Kate – I don’t really have a good rule of thumb for timing the fish, although it never seems to take more than about 10 minutes for fish filet. Poke it with a chopstick and if the fish flakes, then it’s done. The hot oil is the key to this dish – hope you try it.
EA-The Spicy RD says
Just gorgeous Jeanette and looks like it should be served in a restaurant! I really wish my kids liked fish more, but maybe I’ll have to try and tempt them again with this recipe 🙂
Thanks EA – fish with kids can be tricky. My boys are not huge fish eaters either, but they do like this one when I use mild white fish varieties.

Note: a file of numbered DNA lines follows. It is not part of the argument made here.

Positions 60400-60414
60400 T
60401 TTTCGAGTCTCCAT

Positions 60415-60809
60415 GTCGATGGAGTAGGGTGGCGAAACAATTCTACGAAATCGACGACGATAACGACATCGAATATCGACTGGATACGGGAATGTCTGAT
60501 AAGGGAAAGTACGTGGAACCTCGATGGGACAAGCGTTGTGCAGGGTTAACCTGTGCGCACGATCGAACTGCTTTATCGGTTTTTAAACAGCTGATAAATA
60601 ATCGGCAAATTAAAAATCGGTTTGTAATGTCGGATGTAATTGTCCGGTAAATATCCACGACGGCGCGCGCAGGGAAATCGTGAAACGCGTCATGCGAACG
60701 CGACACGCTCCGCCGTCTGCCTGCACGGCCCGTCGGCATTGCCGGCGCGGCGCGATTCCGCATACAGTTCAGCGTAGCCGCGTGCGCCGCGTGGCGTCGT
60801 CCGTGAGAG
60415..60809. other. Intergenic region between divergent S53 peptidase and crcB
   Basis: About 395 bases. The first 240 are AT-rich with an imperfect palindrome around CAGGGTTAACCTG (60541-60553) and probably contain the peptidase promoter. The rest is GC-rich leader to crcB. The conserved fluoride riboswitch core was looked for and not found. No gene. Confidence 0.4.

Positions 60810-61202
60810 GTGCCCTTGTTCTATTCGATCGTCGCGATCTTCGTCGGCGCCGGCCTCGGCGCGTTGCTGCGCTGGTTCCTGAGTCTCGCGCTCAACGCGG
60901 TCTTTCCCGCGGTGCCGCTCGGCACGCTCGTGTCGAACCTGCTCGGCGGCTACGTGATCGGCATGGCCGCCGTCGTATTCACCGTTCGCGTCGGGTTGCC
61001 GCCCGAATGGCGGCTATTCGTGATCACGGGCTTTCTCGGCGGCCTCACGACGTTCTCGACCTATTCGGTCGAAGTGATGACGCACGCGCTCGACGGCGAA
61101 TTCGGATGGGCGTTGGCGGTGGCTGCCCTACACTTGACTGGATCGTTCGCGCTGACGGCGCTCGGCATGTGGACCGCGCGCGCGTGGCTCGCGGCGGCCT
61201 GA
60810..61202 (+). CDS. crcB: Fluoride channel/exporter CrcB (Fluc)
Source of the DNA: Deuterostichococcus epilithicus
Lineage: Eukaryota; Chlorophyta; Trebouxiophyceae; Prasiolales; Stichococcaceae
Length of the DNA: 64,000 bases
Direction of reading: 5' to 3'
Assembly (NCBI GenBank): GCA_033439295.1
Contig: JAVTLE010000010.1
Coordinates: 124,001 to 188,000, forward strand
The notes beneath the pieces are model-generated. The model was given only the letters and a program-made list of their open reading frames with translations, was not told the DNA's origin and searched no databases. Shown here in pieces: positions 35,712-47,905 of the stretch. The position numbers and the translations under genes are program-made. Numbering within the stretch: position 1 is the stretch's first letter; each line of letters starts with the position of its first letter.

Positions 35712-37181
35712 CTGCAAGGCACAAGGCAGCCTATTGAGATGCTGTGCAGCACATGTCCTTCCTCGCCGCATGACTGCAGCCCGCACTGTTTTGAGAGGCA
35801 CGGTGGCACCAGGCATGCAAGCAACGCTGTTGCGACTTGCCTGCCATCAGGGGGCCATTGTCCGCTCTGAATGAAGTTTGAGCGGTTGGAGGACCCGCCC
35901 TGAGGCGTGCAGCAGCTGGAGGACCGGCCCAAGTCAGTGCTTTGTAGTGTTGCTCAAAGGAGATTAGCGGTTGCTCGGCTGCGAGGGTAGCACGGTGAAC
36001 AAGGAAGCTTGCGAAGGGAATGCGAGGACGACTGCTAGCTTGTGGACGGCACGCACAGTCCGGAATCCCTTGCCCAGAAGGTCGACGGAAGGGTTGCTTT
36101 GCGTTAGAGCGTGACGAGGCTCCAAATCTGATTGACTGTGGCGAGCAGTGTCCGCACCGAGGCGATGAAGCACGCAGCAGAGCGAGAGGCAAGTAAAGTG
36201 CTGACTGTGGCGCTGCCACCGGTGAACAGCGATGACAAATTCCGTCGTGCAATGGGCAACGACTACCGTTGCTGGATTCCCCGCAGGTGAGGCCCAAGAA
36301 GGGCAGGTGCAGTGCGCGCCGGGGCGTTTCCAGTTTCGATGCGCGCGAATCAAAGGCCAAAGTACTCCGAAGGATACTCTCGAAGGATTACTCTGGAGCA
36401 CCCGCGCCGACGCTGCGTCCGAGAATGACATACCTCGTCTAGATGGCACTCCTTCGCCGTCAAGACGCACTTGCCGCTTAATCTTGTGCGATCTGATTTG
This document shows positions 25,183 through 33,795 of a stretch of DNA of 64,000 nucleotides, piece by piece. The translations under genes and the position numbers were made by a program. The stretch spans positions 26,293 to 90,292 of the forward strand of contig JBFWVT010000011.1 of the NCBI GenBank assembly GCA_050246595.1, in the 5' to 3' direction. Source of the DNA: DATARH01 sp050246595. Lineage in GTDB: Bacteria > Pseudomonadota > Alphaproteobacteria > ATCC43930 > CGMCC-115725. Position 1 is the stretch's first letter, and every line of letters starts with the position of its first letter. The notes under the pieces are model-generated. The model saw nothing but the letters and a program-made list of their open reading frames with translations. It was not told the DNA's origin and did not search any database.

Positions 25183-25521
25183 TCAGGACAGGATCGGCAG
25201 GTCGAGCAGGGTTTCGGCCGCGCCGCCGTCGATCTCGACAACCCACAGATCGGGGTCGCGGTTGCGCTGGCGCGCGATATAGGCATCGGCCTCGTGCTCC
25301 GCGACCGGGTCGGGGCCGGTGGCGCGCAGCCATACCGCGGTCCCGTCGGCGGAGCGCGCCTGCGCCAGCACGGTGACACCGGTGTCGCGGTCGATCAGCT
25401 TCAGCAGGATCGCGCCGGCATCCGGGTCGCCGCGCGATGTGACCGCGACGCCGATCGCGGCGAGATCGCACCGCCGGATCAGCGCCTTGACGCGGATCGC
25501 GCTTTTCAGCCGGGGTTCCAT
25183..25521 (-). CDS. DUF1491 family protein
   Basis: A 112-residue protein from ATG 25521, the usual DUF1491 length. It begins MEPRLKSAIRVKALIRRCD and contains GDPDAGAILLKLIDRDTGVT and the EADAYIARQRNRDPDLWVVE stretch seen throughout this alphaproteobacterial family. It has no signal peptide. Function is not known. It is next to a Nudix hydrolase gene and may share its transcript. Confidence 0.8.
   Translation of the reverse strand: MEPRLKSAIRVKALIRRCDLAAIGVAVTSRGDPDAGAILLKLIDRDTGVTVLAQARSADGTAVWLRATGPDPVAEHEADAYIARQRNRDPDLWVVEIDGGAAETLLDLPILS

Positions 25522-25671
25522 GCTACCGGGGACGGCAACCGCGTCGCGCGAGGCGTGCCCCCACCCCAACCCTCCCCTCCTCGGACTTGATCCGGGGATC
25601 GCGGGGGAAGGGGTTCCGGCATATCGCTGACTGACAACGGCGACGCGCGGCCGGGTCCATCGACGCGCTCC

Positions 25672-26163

Alyssa (Everyday Maven) says
This is one of my favorite ways to eat fish!
Me too Alyssa – easy right?!
Christine from Cook the Story says
This looks SO healthy and delicious!
Thanks Christine 🙂
Pietro's Cafe says
Thanks! This is so easy – hope you’ll try it.
Sylvie | Gourmande in the Kitchen says
What a wonderfully healthy and flavorful way to prepare fish!
Thanks Sylvie – it’s so easy and very fresh tasting!
Oh, I love this Jeanette! My mom used to make fish like this for us when we were growing up. Yours looks gorgeous – just like the restaurant! I can’t wait to try this myself now. Pinning and thanks so much for sharing 🙂
It looks ideal for one or two servings but I have to feed six people and steaming sounds problematic. How do the Chinese deal with that? (I suppose they just have giant pots…!) I have a 4-pound steelhead trout and will have to bake it this time.
Traditionally, a whole fish is steamed, not filets. Baking is definitely easier for larger groups. If you want to maintain a moist top, I would try covering the fish with foil before baking (pour a little wine on top before covering and baking)